American depository receipts or “ADRs” represent stocks that trade on foreign exchanges, in many cases, and are typically traded on the OTC. What’s more, as we saw with several Nasdaq/NYSE penny stocks that went into bankruptcy this year, they ended up getting delisted from the major exchanges and ended up calling the OTC home for a period of time. We saw this most recently with Luckin Coffee (LKNCY Stock Report) There are also different tiers of the OTC itself. These include OTCQX, OTCQB, and Pink Sheets. Each tier has its own, individual requirements set in place by OTC Markets Group.

OTCQX Penny Stocks

For instance, OTCQX stocks are at the highest level in the OTC. In general, these companies are thought of as candidates to “uplist” to become listed stocks. They are also required to adhere to stringent guidelines of the Group.

The OTCQX® Best Market is for established, investor-focused U.S. and international companies. To qualify for the OTCQX market, companies must meet high financial standards, follow best practice corporate governance, demonstrate compliance with U.S. securities laws, be current in their disclosure, and have a professional third-party sponsor introduction. Penny stocks, shells and companies in bankruptcy cannot qualify for OTCQX. The companies found on OTCQX are distinguished by the integrity of their operations and diligence with which they convey their qualifications.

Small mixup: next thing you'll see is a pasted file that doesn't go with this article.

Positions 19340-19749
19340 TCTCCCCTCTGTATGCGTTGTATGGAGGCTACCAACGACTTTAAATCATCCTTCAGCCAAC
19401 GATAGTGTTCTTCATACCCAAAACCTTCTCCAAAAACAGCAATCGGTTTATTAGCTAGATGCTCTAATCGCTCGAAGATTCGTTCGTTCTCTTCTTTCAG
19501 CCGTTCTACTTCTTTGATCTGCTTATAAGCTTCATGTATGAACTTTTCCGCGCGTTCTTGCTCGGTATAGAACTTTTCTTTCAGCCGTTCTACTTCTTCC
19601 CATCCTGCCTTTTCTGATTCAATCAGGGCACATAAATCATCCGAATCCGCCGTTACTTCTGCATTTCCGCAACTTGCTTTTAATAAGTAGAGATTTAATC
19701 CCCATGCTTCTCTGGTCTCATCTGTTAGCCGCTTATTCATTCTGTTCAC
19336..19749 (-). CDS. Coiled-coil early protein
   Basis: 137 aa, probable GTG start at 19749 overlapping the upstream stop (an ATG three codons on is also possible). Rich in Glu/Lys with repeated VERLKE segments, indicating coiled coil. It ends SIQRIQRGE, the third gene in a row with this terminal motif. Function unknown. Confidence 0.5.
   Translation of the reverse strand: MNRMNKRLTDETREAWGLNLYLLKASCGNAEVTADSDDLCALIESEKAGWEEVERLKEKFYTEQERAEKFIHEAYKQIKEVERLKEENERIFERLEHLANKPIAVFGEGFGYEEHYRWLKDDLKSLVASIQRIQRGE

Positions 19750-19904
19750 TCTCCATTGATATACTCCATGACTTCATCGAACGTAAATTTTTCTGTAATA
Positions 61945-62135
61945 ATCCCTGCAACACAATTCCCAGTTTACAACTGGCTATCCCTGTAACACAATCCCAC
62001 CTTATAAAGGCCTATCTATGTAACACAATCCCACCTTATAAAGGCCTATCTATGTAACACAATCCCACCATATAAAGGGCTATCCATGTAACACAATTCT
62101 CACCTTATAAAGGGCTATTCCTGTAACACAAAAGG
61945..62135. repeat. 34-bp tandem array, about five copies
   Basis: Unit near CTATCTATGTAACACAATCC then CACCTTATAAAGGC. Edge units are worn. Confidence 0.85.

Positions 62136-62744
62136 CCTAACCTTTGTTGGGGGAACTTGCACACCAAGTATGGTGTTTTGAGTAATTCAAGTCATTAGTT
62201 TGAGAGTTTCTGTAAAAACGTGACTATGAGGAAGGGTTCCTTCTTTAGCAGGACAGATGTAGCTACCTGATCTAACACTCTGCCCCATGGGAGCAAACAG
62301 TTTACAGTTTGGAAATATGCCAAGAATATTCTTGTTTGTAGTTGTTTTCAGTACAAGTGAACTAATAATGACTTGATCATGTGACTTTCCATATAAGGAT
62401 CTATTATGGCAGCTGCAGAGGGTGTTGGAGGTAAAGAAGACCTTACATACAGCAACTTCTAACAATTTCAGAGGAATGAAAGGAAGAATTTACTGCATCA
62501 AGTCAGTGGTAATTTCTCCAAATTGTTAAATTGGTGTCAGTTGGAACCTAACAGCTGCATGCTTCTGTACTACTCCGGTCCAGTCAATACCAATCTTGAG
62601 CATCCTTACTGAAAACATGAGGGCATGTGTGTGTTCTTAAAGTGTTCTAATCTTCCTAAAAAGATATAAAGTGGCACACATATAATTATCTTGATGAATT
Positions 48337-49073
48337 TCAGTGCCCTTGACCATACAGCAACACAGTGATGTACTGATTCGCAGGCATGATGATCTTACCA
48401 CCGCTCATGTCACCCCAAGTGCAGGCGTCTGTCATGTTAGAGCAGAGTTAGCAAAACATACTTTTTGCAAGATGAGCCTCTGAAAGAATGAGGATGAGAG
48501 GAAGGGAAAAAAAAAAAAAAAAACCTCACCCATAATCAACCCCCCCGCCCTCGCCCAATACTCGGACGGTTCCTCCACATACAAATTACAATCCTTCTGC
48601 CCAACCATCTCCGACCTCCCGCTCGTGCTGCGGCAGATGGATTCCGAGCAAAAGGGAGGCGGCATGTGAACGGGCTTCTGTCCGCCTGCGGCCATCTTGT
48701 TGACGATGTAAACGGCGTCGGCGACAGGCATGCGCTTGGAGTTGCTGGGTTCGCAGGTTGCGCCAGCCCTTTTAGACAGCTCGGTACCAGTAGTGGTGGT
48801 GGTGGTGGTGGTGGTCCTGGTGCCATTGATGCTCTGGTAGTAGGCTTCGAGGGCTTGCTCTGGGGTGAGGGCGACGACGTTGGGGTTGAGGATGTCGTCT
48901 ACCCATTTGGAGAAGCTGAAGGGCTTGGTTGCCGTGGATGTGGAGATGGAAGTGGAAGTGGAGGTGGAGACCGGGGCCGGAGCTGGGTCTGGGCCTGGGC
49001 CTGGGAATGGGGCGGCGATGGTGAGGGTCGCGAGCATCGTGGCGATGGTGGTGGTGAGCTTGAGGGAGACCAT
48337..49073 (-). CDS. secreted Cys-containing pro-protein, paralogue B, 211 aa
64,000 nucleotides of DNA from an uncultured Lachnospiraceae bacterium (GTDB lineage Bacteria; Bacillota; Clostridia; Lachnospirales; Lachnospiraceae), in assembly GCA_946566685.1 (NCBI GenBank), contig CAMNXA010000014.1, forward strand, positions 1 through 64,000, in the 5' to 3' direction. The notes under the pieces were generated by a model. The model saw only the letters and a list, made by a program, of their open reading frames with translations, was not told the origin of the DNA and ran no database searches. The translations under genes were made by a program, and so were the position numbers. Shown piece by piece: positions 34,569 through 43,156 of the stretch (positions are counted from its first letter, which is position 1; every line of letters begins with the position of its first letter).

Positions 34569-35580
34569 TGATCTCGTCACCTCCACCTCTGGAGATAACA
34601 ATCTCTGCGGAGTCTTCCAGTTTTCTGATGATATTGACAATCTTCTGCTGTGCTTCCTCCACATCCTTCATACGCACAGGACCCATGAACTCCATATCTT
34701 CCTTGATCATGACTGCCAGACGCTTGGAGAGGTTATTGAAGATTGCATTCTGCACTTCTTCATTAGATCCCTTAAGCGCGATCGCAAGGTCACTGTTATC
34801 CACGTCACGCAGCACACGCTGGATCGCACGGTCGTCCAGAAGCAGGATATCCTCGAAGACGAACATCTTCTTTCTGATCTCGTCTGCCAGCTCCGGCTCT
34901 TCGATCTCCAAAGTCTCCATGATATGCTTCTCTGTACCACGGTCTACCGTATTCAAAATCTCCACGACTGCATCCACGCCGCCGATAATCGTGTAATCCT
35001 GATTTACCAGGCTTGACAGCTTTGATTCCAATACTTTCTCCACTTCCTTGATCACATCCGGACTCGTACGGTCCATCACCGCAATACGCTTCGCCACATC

OTC Markets Group

OTCQB Penny Stocks

You’ve also got the OTCQB. This is the tier that a god majority of penny stocks appear on. This is the middle tier of OTC penny stocks. These companies are required to report financial statements regularly. They’ve also got to adhere to a certain level of disclosure with OTC Markets Group.

The OTCQB® Venture Market is for early-stage and developing U.S. and international companies. To be eligible, companies must be current in their reporting and undergo an annual verification and management certification process. Companies must meet $0.01 bid test and may not be in bankruptcy.

OTC Markets Group

Pink Sheet Penny Stocks

Finally, there are Pink Sheet stocks. This is typically the lowest tier of OTC penny stocks. Furthermore, the reporting requirements are much less than the other two tiers.

The Pink Open Market provides brokers a platform for transparent trading and best execution in any security. There are no financial standards or disclosure requirements. A wide spectrum of companies are traded on this market, including foreign companies that limit their disclosure in the U.S., penny stocks and shells, as well as distressed, delinquent, and dark companies not willing or able to provide information to investors.

OTC Markets Group

Each tier also has its own fee schedule due to OTC Markets Group. These can range from $5,500 to as high as $23,000 per year depending on the tier.

Pros & Cons Of OTC Penny Stocks